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Intel Core i7 and Core i5 LGA 1155 Sandy Bridge
by Damien Triolet, Franck Delattre, Guillaume Louel et Marc Prieur
Published on March 21, 2011

Improvements to the Sandy Bridge core
Sandy Bridge is mostly based on the Nehalem architecture, but brings its lot of improvements, some of which have been taken from the Pentium 4 Netburst micro-architecture. Netburst was not based on an existing architecture, this meant a multitude of new concepts previously unheard of in the x86 universe could surface. HyperThreading, which reappeared with Nehalem, is one of them, and the Sandy Bridge micro-architecture has updated various other Netburst ‘innovations’.
An "L0" cache
In our study of the Nehalem architecture, we saw how this processor has a mechanism optimised for loops using a buffer containing micro-operations (namely, already de-coded instructions), thus economising on resources by not decoding the same code in a loop several times when correctly predicted. Moreover we mentioned the ressemblance with the Pentium 4 trace cache principle.


Sandy Bridge goes a bit further by introducing a 1.5 KB micro-operations cache (uop cache), which receives its data from the instruction decode units. The branching unit accesses the uop cache once a new branch is decoded and checks to see if it’s in the uop cache. If it is, the majority of front-end processing (retrieval of instructions at decoding) becomes useless. This results in reduced use of front end units and an overall improvement in terms of performance per watt. Note that the Sandy Bridge uop cache isn’t really comparable to the Pentium 4 trace cache: in effect the Sandy Bridge still has its L1 cache for instructions and both caches work together, in contrast to the Pentium 4 on which the trace cache replaces the L1I entirely and therefore represents a more complex implementation.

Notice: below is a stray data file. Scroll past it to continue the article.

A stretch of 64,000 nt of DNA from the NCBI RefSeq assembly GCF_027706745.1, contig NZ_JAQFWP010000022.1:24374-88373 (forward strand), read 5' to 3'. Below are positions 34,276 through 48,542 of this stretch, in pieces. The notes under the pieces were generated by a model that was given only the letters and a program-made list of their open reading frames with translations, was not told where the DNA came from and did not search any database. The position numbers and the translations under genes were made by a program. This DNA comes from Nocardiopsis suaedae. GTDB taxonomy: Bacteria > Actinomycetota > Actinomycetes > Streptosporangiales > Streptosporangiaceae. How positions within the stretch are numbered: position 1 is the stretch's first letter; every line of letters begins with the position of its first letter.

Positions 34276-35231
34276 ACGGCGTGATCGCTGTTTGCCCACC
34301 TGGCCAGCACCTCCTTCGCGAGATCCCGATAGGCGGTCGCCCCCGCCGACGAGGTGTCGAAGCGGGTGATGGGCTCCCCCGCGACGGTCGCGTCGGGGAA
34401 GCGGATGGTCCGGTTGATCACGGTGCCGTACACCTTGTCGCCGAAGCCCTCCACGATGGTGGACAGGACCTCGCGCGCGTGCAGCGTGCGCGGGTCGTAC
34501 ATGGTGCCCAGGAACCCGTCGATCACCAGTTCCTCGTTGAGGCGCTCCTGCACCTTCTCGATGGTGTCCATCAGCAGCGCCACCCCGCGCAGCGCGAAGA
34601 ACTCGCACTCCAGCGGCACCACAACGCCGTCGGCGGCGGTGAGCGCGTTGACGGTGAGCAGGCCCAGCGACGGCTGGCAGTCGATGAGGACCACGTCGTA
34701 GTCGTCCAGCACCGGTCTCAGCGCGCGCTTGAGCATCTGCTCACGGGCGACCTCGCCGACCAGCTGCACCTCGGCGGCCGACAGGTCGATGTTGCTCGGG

Register set-up inspired by Pentium 4
For Sandy Bridge, the Intel engineers chose to use a Physical Register File (PRF) as with Pentium 4. To understand what this consists of exactly and the reasons for this choice, we need to go back to a few of the concepts inherent in the x86 processors register set-up.

x86 processors are characterised by the reduced amount of registers: 8 in 32-bit mode, and 16 in 64-bit mode (for comparison, an IA64 processor such as the Itanium has 128). These are the eax, ebx … familiar to those who’ve seen x86 assembly code and which constitute the register file.

Yet modern CPUs use out-of-order (OoO) execution engines, that’s to say which can process instructions in a different order to the assembly code written by the programmer or generated by a compiler. So as to facilitate the work of the OoO, CPUs have much more than 8 internal registers and therefore resort to register renaming to maintain coherence between the CPU’s physical registers (internal and not visible to programmers) and architectural registers (those the programmer can see: eax, ebx …) to which they refer.


In practice, the processor uses a Reorder Buffer (ROB), the role of which is to restore the instruction order to the way it appears in the programme after instructions have been executed, perhaps in a different order. In P6 derived architectures (Core 2, Nehalem and Westmere), the ROB contains the results of each micro-operation underway, accompanied by a register index that allows the re-establishment of correspondance between the physical and architectural registers. These results are copied to a Retirement Register File (RRF), which corresponds to all the architectural registers after processing.

In its time, the Netburst architecture modified this schema by using a file containing the CPU’s internal physical registers (Physical Register File, or PRF). The ROB then no longer contains any data from micro-operations underway, but only pointers to the PRF. The advantage is obviously that each entry in the ROB takes up less space and the ROB can then contain more entries for the same capacity (the Sandy Bridge ROB contains 168, Nehalem / Westmere 128). There’s no longer an RRF and coherence with architectural registers takes place via the Register Alias Table (RAT), the entries for which also point towards the PRF. These references towards the PRF mean that the data copying stages of the ROB + RRF system aren’t required. This gives the Sandy Bridge system quite an advantage as there’s a lot of this data.

Using a PRF on Pentium 4 was motivated by the optimisation of Netburst for instruction sets such as SSE and SSE2, which handle data in 128-bit chunks. Sandy Bridge ushers in the new AVX instruction set on which operands can go up to a max of 256 bits, justifying Intel’s choice to equip its new architecture with a PRF.

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Improvements to the core, cont  




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